Neuropsychologists studying paintings by Picasso, Monet and de Kooning found mathematical patterns that reveal the onset of Alzheimer’s

Published December 29, 2016 by lagmen
A man walks past "Untitled" by Willem De Kooning during a preview of Sotheby's impressionist and modern art evening sale in New York, May 2, 2014. REUTERS/Eduardo Munoz (UNITED STATES - Tags: SOCIETY ENTERTAINMENT) - RTR3NLE1Alzheimer’s disease is thought to begin long before the appearance of disease’s most common telltale symptoms—memory loss, confusion, and difficulty making plans. These future brain changes, according to some research, can be detected in textual analysis of novels and political speeches.

In one famous study of young nuns called the Nun Study of Aging and Alzheimer’s disease, a neurologist at the University of Minnesota examined autobiographical essays by several hundred young nuns and found a correlation between writing that contained a low density of ideas per sentence and the risk of developing dementia late in life. Now a new, controversial study suggests that artwork, too, can provide clues about future brain deterioration.

In a study published today in Neuropsychology, a psychologist at the University of Liverpool argues that early signs of neurodegenerative disease can be unmasked in the works of master artists through mathematical analysis of the artists’ brushstrokes. Alex Forsythe, the lead author, discovered that mathematical patterns—called fractals— that underlie a piece of art changed in the work of major painters who eventually developed Alzheimer’s or Parkinson’s.

Fractals, often referred to as nature’s fingerprints, are never-ending patterns that repeat in similar or identical ways at different scales. Branching fractals, for example, are visible in trees, and in aerial views of rivers and mountain ranges. Spiraling fractals are seen in ferns, seashells, and the textured spikes of Romanesco broccoli, while other fractal types appear in individual snowflakes.

To uncover fractal patterns in a painting, scientists subject images to specialized computer programs that place a virtual grid over the work, then measure the brushstroke patterns repeating within the grid’s smaller squares. Using this method, a British physicist famously detected that Jackson Pollock’s seemingly chaotic paintings actually contain fractals that are pleasing to the eye, even if the viewer is not conscious of why. Although its accuracy is debated, the fractal analysis method has been used to authenticate art works of unknown provenance.

For the new study, Forsythe, working with colleagues at the UK’s National Health Service and Maynooth University, analyzed more than 2,000 paintings collected from museums and galleries. All were produced by one of only seven legendary painters: Willem de Kooning or James Brooks, who were both eventually diagnosed with Alzheimer’s; Salvador Dalí or Norval Morrisseau, who both developed Parkinson’s disease; and Marc Chagall, Claude Monet, or Pablo Picasso, three masters who did not suffer from any neurodegenerative diseases. The last three artists served as the control group.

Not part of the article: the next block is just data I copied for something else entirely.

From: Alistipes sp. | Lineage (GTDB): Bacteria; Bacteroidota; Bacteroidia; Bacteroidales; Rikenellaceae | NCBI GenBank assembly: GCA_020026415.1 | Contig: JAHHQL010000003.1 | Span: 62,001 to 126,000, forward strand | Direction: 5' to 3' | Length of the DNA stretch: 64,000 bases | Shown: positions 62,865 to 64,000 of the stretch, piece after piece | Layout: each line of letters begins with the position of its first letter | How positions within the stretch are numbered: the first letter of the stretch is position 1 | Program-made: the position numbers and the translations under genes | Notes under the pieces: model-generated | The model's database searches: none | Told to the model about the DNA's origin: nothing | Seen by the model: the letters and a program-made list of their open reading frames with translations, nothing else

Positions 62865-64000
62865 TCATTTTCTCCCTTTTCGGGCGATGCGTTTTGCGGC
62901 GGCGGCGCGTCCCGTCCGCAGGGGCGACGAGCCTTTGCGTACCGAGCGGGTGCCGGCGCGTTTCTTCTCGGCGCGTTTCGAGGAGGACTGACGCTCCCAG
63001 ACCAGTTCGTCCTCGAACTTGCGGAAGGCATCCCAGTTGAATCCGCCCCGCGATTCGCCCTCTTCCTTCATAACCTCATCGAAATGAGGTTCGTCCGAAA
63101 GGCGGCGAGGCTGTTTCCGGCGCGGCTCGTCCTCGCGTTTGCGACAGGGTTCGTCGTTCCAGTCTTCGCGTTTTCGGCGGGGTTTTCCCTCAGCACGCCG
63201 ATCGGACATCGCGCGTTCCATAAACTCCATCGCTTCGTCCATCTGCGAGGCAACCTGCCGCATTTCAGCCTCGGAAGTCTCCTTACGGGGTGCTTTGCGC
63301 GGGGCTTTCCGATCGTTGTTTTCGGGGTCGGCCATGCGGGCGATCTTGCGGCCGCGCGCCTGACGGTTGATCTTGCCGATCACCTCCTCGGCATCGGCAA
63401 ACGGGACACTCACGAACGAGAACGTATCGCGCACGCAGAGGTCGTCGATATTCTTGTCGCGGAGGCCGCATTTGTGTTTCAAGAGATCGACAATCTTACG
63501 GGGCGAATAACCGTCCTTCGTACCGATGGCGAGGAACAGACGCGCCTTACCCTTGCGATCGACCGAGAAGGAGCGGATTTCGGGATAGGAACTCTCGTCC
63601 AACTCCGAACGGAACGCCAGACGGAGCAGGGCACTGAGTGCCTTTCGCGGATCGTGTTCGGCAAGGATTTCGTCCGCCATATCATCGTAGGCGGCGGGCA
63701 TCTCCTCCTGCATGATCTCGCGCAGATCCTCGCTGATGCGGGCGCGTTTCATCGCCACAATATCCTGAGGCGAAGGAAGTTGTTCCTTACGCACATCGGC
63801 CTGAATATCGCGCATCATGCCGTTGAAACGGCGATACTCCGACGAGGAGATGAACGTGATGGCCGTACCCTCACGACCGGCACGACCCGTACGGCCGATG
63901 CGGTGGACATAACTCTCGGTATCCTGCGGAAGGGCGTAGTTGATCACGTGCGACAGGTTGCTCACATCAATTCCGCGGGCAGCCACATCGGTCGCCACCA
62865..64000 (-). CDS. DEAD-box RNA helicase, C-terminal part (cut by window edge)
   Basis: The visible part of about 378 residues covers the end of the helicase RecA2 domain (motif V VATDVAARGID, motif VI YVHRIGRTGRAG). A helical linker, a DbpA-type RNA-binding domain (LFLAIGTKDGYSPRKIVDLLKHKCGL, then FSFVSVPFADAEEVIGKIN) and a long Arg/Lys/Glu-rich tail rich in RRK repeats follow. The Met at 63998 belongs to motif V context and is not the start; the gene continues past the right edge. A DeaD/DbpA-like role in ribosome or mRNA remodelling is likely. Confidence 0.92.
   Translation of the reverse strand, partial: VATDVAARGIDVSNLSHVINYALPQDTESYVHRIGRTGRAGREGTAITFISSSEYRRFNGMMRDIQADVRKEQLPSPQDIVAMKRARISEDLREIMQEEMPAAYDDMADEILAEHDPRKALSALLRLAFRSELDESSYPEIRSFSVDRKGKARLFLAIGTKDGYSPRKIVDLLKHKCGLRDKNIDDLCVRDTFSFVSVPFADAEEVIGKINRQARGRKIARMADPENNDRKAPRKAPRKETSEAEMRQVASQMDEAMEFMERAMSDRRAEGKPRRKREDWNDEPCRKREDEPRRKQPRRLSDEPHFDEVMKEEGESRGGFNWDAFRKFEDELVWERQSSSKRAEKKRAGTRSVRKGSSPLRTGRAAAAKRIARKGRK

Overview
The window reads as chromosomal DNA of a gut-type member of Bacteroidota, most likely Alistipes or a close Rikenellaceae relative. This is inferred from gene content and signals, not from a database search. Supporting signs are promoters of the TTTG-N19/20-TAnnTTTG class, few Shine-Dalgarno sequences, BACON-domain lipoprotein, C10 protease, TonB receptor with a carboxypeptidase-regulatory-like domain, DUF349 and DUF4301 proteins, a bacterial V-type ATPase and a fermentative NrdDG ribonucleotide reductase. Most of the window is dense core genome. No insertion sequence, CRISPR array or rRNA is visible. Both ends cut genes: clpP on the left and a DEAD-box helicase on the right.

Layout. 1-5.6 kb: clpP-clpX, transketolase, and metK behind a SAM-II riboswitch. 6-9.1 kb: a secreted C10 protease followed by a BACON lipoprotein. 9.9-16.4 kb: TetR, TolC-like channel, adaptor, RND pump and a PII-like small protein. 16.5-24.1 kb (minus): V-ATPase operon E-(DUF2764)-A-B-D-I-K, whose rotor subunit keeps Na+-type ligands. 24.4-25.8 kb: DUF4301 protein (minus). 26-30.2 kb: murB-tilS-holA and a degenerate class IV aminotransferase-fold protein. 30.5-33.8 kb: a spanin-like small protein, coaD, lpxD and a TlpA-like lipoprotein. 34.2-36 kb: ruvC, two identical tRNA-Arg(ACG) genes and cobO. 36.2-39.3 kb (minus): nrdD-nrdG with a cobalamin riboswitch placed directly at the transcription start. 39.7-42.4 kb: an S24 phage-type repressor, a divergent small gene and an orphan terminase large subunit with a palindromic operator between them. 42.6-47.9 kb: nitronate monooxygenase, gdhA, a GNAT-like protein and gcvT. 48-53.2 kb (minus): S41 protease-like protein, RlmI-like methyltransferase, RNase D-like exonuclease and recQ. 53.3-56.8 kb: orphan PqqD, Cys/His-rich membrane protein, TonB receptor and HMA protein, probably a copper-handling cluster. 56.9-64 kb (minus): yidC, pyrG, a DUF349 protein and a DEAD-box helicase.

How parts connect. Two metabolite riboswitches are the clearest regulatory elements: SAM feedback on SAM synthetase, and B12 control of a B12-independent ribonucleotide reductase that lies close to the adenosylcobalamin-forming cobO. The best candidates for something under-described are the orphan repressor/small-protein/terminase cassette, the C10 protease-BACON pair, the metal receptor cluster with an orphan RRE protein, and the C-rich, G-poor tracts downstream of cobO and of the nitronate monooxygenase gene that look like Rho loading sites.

Fractal testing revealed that the artists whose gray matter was eventually compromised began to work outside of their normal range of fractal dimension—defined as a measure of how completely a pattern fills a space—long before their diagnoses. Typically artists will work within the same fractal dimension, whether low or high—for their entire life. This doesn’t necessarily mean they won’t work in different styles, just that their fractal range remains the same, much as a writer will create works in fiction, mystery or other genres in the same voice.

All of the control group artists—Chagall, Monet, and Picasso—were found to have stayed within a relatively steady fractal dimension range throughout their lives. De Kooning and Brooks began to show a wide variance in range in their 40s, while Dali and Morriseau launched their careers working in a low fractal dimension, which increased in during mid-life, before dropping once again.

Because of its small sample size, the study has attracted naysayers. According to The Guardian, Kate Brown, a physicist at Hamilton College in New York, called the research “complete and utter nonsense.”

Acknowledging that the study used a small sample of artists, and that they were limited in the artwork they could access, the authors said their work offers a window into “the pattern of structural changes over time in the work of seven artists.” They believe it could one day point to new ideas for diagnosing neurological disorders years before they surface. Richard Taylor, the physicist at the University of Oregon who first uncovered fractals in Pollock’s paintings, said the study was a “magnificent demonstration of art and science coming together.”

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